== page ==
I’ll eventually write my thoughts on what exactly went wrong, and what needs to be changed, but we’ll just focus on some good that came out of being bounced so quickly.
The Jays will select 20th overall:
Unlike last season, the draft ranking isn’t determined by where teams finish in the standings, but by a lottery. While the Jays won’t partake in that, they’ll be affected by the changes regarding the playoffs.
Teams that are bounced in the wildcard round, will pick after the 18 teams that didn’t make it. These four teams are the Toronto Blue Jays, Tampa Bay Rays, St. Louis Cardinals, and New York lolMets.
The 19th, 20th, 21st, and 22nd overall picks have been determined by record, meaning that the Rays will pick 19th, the Jays 20th, and the St. Louis Cardinals 21st. While the Mets would usually get the 22nd, they pick drops ten spots due to being way over the luxury tax. Have fun signing all your free agents, lolMets.
If you’re wondering, yes, the fact that the Jays picked a few spots below the World Series winning Atlanta Braves in the 2022 draft absolutely irks me to t …

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Author: Brennan Delaney / Blue Jays Nation

Trades, Targets, and Toughness (Part 2 of our Leafs Reader Poll)

We’re back for day two of our look at your responses to the Reader Poll. Day one focused largely on contracts and opinions of Keefe and Dubas. Today we shift to that middle ground of trade bait and roster needs before closing this series out tomorrow with a look at the players and how successful they will be this year.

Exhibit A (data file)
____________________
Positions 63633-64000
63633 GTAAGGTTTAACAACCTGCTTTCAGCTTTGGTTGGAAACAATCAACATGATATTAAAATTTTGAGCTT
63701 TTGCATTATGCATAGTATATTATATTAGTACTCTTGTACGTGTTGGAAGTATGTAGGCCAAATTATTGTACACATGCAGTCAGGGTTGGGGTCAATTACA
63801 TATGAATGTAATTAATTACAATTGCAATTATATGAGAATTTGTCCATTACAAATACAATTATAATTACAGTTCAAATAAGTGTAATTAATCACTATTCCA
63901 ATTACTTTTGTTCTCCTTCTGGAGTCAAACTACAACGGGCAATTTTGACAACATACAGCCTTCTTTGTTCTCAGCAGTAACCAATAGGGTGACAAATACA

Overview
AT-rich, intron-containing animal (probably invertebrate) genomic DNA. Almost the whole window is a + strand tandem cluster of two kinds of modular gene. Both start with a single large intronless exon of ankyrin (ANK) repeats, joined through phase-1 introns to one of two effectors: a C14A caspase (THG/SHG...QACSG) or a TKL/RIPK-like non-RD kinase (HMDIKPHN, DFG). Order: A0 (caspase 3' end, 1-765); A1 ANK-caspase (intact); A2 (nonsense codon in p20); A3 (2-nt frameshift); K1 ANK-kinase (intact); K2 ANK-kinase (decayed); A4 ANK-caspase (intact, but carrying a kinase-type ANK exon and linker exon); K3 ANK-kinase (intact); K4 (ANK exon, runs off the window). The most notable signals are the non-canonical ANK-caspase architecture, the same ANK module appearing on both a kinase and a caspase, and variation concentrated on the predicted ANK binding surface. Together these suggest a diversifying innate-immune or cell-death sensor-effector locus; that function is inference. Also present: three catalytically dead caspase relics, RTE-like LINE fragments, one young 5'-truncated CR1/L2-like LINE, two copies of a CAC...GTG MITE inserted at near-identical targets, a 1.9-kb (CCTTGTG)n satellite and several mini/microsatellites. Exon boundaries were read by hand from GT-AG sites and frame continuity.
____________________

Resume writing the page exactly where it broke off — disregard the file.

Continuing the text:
We’re starting off with one of my favourite questions and that is who could be moved in season. I’m sure it seems odd that I included two newly acquired goaltenders, but that comes down largely to the fact that if one or both are a bust, will the Leafs move on? Or at the deadline, will the Leafs want to move one in order to afford roster strengthening moves elsewhere? I feel I need to explain that one a bit, as the other candidates seem far more straightforward.
Not surprisingly Holl and Kerfoot are at the top as the present situation dictates that one of them looks to be out in order to afford Rasmus Sandin. Muzzin is a bit of wishful thinking, but he would likely be the best bet for the Leafs to move if it wasn’t for his full no trade clause at the moment. I guess it’s always a safe bet that the Leafs are looking to trade their first, and we’ll see below if you think that’s a good idea.

I want to start by saying that I’ve come to terms with the fact that Nylander probably should be traded at some point between now and his free agency period. I’m not sure I want it this year. I can appreciate the appeal of a potential top-four right-shot defenseman, but am decidedly less enthu …

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Author: Jon Steitzer / The Leafs Nation